On the border between documentary and drama sits the animated scripted memoir Flee, which follows a young man’s flight from Afghanistan through Russia to Denmark. An added twist is that Amin (name changed) is gay. Director Jonas Poher Rasmussen’s model for Flee seems to have been Ari Folman’s animated Waltz with Bashir, set during Israel’s 1982 invasion of Lebanon. I found the film competent but generic (including its drawing style), nowhere near as emotionally gut-wringing as David France’s blend of archival horror and live suspense in his stealth 2020 refugee documentary Welcome to Chechnya. Most critics disagreed.
Cryptozoo – Dan Shaw, USA
Cryptozoo is a more challenging work of animation than Flee. It is the second feature from the graphic novelist Dan Shaw, a psychedelic fiction whose central struggle (which resonates with the work of American outsider artist Henry Darger) is between defenders of rare mythical beasts and armed men hunting them. Shaw puts an antiquarian visual language at the service of issuing a warning about yet another threat to the environment. Beware — Cryptozoo may look like trippy stoner bait, but a careful viewing will be all the more satisfying.
Misha and the Wolves — Sam Hobkinson, Belgium/UK
In 1997, a woman outside of Boston claimed to have been orphaned after the Nazis deported her parents. She claimed that she had been adopted by a pack of wolves, who protected her. Out of that story came a book, a feature film (in France), and a global chorus of empathy. Lawsuits between the author and her publisher led to a closer look – the events she “remembered” never happened and she wasn’t Jewish. If you didn’t read the detailed coverage in Boston Magazine or the Boston Globe, take advantage of seeing this documentary when Netflix streams it.
Faya Dayi — Jessica Beshir, Ethiopia/USA
In stunning black and white, this documentary chronicles the age-old cultivation of the intoxicant khat and the efforts by young men to escape Ethiopia’s Harar region (where the stimulant leaf is the country’s principal cash crop) to work in Saudi Arabia. Its observation of Sufi practices and exterior shots of light and shadow were the closest thing to a classical cinema aesthetic that I saw at Sundance.
Hive — Blerta Basholli, Kosovo/Switzerland/Northern Macedonia/Albania
Hive is as deadpan as its protagonist is dour. The husband of Fahrije (Yllka Gashi) is MIA in Kosovo’s war with Serbia. She needs a means of support so she enlists other women to make and then market red pepper paste, an expression of entrepreneur independence that the village men (all Kosovars) mock and sabotage. Basholli’s drama about women fighting layers of oppression is tautly constructed and resolute. Shot on the site of a notorious 1999 massacre, it won Sundance’s Grand Jury Prize in the World Dramatic competition.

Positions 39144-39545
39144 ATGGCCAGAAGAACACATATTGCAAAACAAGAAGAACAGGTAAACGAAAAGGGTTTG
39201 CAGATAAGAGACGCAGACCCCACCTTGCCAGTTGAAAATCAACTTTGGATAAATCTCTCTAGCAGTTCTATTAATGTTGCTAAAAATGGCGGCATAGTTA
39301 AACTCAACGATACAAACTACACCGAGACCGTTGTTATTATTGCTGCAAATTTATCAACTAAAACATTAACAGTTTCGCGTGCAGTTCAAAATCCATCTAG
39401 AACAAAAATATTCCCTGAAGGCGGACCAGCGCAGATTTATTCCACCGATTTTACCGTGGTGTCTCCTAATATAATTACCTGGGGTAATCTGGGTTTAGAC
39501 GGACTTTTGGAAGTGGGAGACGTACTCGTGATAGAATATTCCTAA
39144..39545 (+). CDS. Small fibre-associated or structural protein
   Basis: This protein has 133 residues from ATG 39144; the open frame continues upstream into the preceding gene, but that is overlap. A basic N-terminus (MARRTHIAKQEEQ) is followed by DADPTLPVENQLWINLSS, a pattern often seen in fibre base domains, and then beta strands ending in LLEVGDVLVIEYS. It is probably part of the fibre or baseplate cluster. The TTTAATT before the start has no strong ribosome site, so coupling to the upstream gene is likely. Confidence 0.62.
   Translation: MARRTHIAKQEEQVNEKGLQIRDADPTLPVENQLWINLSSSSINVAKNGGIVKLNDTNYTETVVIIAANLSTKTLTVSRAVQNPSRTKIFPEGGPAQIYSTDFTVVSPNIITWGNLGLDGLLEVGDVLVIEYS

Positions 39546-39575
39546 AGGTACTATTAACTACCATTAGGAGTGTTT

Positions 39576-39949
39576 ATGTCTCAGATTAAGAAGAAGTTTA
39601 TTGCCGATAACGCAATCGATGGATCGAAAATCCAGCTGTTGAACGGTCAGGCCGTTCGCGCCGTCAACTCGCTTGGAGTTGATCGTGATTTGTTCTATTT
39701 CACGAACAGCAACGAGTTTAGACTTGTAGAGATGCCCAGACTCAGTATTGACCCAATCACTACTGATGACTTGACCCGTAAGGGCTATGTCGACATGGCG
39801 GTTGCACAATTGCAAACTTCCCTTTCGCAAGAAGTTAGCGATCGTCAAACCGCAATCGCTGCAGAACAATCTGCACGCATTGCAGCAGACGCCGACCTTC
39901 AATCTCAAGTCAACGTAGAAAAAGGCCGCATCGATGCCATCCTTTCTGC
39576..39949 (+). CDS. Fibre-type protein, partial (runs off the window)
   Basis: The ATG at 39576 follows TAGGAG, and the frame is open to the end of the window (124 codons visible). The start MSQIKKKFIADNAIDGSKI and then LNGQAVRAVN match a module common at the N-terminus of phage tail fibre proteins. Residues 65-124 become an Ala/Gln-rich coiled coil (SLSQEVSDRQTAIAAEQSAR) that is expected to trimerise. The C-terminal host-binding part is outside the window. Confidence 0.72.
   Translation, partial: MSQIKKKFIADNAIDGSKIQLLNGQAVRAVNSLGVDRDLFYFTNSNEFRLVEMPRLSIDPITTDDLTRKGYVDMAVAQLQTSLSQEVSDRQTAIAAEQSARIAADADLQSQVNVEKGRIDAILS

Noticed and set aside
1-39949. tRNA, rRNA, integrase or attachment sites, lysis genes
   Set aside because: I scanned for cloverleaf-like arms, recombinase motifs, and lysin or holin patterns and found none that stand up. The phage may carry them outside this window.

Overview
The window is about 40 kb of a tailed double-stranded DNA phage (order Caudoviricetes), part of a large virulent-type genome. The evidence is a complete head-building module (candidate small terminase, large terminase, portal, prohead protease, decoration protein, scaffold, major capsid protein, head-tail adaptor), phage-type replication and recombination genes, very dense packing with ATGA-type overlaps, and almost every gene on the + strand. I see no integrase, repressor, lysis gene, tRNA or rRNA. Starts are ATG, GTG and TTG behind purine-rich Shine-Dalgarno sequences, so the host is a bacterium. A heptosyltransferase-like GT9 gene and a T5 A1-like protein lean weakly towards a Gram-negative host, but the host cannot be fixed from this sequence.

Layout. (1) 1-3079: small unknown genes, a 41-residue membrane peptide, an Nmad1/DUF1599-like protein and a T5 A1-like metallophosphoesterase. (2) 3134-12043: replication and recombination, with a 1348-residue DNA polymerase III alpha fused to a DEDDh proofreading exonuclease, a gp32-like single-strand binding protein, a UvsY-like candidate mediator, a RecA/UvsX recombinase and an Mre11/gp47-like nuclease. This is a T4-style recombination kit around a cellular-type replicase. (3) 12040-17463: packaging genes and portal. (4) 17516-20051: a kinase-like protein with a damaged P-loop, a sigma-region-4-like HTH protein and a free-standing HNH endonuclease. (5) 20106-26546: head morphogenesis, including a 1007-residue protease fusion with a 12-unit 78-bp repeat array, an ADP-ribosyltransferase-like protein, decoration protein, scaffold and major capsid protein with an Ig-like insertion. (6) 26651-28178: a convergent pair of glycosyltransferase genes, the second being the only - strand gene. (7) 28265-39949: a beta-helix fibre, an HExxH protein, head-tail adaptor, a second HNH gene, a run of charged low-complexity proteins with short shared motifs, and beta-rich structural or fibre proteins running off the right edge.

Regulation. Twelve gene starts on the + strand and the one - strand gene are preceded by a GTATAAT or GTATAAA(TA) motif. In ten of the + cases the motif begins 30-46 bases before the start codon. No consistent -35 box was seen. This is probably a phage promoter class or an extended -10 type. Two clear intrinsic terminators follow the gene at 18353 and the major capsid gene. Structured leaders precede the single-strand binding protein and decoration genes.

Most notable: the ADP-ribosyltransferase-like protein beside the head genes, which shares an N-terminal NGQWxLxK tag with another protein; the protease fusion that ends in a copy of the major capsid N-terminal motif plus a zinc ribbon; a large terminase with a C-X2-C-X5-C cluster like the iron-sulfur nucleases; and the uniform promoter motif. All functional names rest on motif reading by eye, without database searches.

Summer of Soul (or When the Revolution Could Not Be Televised) — Ahmir “Questlove” Thompson, USA
A distillation — with commentary — of a videotape culled from footage shot of the six-week-long Harlem Cultural Festival in the summer of 1969. The event overlapped with Woodstock. Shot by Hal Tulchin, the footage includes performances from Nina Simone, Stevie Wonder, Max Roach, Abbey Lincoln, B.B. King, and many more. Not only are there some spectacular performances, but the documentary is also a compelling work of visual archaeology.
Life in a Day: The Story of a Single Day on Earth — Kevin MacDonald, USA
Think of this expansive documentary, shot over the course of 24 hours last July by the people you see onscreen, as a commercial for the world: births, deaths, waking, sleeping, goats, a slaughtered cow, and a drag dancer who makes house calls. We globe trot from Los Angeles to Nigeria to China. The earth seems wonderfully harmonious, as it was when Kevin MacDonald first attempted this omnibus world view a decade ago. The director has made films about massacres and tyrants, so knows the darker side of things. You just don’t see it here. You can watch Life in a Day for free on YouTube.
Ailey – Jamila Wignot — USA
The legendary choreographer Alvin Ailey (1931-1989) as seen by his contemporaries, his students, and the camera. The documentary juxtaposes looks at past performances of works choreographed and staged by Ailey with his students’ creation of a dance tribute that honors the master. There’s enough dance on-screen for this doc to be more than a hagiography.
David D’Arcy, who lives in New York, is a programmer for the Haifa International Film Festival in Israel. He reviews films for Screen International. His film blog, Outtakes, is at artinfo.com. He writes about art for many publications, including The Art Newspaper. He produced and co-wrote the documentary Portrait of Wally (2012), about the fight over a Nazi-looted painting found at the Museum of Modern Art in Manhattan.